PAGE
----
8. Glen R. Waddell, 2006. "Labor-Market Consequences of Poor Attitude and Low Self-Esteem in Youth," Economic Inquiry, Western Economic Association International, vol. 44(1), pages 69-97, January.
    9. Ermisch, John & Francesconi, Marco, 2001. "Family Matters: Impacts of Family Background on Educational Attainments," Economica, London School of Economics and Political Science, vol. 68(270), pages 137-156, May.
    Full references (including those not matched with items on IDEAS)

    Citations

    Citations are extracted by the CitEc Project, subscribe to its RSS feed for this item.
    as


    Cited by:

    1. Drydakis, Nick, 2013. "Bullying at School and Labour Market Outcomes," IZA Discussion Papers 7432, Institute for the Study of Labor (IZA).
    2. Ammermueller, Andreas, 2012. "Violence in European schools: A widespread phenomenon that matters for educational production," Labour Economics, Elsevier, vol. 19(6), pages 908-922.
    3. Ammermüller, Andreas, 2007. "Violence in European schools: victimization and consequences," ZEW Discussion Papers 07-004, ZEW - Zentrum für Europäische Wirtschaftsforschung / Center for European Economic Research.
    4. Brown, Sarah & Taylor, Karl, 2008. "Bullying, education and earnings: Evidence from the National Child Development Study," Economics of Education Review, Elsevier, vol. 27(4), pages 387-401, August.

    More about this item

    Keywords

    Bullying; Education; Harassment; Human Capital.;

    JEL classification:

    • J24 - Labor and Demographic Economics - - Demand and Supply of Labor - - - Human Capital; Skills; Occupational Choice; Labor Productivity
    • Z12 - Other Special Topics - - Cultural Economics - - - Religion

    NEP fields

    This paper has been announced in the following NEP Reports:

    Statistics

    Access and download statistics

    Corrections

    All material on this site has been provided by the respective publishers and authors. You can help correct errors and omissions. When requesting a correction, please mention this item's handle: RePEc:shf:wpaper:2005015. See general information about how to correct material in RePEc.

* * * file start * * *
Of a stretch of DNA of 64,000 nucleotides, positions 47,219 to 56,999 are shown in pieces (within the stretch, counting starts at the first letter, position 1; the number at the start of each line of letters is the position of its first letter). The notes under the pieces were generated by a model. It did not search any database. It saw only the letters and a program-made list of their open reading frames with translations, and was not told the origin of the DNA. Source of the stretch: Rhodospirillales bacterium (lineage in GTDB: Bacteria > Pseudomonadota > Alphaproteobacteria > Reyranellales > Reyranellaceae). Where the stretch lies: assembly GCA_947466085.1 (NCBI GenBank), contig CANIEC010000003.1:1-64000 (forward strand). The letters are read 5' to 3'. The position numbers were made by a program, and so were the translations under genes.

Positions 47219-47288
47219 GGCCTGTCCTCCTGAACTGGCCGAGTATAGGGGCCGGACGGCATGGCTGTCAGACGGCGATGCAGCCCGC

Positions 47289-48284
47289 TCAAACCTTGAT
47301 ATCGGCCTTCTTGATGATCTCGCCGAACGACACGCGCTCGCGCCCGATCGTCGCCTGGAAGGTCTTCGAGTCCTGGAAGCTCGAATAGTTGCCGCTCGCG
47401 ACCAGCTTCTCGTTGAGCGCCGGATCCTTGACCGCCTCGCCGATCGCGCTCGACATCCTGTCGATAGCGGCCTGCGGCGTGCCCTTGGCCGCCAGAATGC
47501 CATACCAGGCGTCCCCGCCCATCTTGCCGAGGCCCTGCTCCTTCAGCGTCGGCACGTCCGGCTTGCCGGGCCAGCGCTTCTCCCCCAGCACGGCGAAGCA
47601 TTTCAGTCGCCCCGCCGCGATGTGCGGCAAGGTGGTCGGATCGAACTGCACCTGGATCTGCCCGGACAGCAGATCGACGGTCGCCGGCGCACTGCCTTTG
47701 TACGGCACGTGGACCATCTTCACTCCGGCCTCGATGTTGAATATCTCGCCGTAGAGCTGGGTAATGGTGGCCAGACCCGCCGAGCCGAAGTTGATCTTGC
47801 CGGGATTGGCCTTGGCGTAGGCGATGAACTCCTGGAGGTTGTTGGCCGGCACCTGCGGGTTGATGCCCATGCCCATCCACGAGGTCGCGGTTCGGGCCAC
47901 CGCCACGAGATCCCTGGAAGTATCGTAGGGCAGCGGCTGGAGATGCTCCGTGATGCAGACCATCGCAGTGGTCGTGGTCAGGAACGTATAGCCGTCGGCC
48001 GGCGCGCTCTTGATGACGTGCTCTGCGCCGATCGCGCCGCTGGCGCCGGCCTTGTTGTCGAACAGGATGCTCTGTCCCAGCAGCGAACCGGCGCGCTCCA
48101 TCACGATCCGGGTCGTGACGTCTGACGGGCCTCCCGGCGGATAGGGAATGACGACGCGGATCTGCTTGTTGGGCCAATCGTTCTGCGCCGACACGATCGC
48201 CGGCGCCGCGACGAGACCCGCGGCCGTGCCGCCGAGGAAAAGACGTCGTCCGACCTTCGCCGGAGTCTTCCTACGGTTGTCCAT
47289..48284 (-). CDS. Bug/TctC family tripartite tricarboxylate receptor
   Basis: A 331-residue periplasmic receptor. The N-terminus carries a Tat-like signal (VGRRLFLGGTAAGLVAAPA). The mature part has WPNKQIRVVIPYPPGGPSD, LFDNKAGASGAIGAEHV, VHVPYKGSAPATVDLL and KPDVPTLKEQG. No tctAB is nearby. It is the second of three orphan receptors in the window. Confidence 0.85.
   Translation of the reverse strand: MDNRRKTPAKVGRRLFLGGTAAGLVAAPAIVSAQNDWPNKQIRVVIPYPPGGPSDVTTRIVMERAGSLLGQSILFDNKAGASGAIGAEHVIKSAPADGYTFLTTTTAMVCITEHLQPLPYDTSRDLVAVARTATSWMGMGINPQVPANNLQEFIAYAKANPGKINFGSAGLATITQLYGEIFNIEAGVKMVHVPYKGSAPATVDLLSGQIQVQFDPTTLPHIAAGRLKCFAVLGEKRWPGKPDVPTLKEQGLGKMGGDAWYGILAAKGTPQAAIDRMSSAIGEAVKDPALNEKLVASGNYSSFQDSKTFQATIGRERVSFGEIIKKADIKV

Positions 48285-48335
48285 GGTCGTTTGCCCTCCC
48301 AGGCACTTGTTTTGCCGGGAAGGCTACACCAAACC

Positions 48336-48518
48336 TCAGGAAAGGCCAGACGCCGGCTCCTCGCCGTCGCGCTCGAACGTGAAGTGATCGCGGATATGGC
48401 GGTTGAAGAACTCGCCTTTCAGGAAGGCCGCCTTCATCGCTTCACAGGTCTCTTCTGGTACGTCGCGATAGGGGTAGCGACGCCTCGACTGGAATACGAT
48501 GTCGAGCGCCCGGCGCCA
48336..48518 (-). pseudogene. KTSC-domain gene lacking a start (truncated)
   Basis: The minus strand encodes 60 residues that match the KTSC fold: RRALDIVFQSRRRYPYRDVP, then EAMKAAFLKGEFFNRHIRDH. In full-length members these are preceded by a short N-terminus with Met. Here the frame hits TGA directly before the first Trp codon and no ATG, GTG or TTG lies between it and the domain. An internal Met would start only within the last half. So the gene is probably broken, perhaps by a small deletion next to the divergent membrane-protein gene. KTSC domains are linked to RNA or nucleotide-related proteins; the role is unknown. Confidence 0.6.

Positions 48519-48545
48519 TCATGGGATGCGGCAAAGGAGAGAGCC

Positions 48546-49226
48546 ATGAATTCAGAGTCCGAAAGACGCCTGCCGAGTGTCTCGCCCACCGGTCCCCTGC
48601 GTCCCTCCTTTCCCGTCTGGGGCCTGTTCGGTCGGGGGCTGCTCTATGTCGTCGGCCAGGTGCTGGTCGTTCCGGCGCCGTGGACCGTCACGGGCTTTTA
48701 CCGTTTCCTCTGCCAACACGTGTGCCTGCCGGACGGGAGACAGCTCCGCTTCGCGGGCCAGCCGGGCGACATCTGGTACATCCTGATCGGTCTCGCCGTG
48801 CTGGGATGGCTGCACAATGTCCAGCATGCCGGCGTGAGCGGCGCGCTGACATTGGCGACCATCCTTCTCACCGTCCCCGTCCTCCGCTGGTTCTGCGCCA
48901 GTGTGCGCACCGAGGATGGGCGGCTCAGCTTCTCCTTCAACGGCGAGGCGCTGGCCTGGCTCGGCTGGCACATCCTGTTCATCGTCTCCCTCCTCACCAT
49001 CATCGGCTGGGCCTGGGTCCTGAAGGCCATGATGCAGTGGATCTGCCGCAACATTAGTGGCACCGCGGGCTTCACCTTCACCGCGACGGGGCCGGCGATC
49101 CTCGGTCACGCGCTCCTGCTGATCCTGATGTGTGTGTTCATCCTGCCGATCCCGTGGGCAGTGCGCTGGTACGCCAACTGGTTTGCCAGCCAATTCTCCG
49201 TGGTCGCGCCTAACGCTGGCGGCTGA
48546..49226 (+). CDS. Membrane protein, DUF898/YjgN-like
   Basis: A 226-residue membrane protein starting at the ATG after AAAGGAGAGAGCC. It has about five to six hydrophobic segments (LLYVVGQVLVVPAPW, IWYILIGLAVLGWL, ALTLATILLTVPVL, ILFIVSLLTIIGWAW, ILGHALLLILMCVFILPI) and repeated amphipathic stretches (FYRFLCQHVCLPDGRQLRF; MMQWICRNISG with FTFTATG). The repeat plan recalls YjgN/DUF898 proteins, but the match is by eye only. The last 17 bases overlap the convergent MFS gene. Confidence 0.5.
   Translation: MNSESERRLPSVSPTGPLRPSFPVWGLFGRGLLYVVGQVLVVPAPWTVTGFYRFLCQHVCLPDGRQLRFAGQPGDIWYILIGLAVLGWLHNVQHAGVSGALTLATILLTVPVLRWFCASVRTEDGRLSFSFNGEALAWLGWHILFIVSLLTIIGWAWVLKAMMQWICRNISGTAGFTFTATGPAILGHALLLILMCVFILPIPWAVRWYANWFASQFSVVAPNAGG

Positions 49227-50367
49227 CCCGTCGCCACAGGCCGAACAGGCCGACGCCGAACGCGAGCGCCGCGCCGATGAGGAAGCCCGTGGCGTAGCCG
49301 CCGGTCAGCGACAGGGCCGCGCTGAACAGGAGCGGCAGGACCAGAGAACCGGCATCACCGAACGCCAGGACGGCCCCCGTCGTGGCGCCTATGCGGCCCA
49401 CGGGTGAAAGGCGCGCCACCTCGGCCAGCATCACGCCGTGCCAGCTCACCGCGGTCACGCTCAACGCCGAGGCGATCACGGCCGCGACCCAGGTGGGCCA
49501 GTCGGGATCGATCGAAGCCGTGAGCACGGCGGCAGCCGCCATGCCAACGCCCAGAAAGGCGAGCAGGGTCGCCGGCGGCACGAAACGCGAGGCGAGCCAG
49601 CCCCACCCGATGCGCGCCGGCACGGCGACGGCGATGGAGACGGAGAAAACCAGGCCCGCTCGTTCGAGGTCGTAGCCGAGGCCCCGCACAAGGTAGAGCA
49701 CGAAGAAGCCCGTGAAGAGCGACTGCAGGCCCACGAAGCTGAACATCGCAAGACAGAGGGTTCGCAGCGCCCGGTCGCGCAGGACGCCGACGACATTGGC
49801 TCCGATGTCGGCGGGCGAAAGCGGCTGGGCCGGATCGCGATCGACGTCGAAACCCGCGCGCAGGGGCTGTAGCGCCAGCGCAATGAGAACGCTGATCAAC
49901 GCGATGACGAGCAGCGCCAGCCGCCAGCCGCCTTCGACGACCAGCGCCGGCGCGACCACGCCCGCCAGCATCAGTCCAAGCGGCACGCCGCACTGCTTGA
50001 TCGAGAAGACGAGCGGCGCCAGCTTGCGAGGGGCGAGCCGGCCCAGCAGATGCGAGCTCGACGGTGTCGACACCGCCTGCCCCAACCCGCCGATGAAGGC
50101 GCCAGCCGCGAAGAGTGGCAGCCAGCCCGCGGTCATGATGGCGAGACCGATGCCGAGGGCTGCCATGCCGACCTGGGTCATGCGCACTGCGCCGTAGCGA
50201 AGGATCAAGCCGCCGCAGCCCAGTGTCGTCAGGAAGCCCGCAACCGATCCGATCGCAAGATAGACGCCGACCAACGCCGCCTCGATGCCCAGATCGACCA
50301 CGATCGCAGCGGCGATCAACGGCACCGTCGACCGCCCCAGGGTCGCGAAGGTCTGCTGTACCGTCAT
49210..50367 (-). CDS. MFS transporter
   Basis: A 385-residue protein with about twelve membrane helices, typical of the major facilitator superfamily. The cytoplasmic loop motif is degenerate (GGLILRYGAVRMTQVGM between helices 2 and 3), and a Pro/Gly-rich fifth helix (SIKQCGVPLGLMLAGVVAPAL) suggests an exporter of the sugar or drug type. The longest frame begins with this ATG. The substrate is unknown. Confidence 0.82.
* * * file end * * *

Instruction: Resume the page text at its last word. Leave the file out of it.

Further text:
For technical questions regarding this item, or to correct its authors, title, abstract, bibliographic or download information, contact: (Jacob Holmes). General contact details of provider: http://edirc.repec.org/data/desheuk.html .

    If you have authored this item and are not yet registered with RePEc, we encourage you to do it here. This allows to link your profile to this item. It also allows you to accept potential citations to this item that we are uncertain about.

    If CitEc recognized a reference but did not link an item in RePEc to it, you can help with this form .

    If you know of missing items citing this one, you can help us creating those links by adding the relevant references in the same way as above, for each refering item. If you are a registered author of this item, you may also want to check the "citations" tab in your RePEc Author Service profile, as there may be some citations waiting for confirmation.

    Please note that corrections may take a couple of weeks to filter through the various RePEc services.

    IDEAS is a RePEc service hosted by the Research Division of the Federal Reserve Bank of St. Louis . RePEc uses bibliographic data supplied by the respective publishers.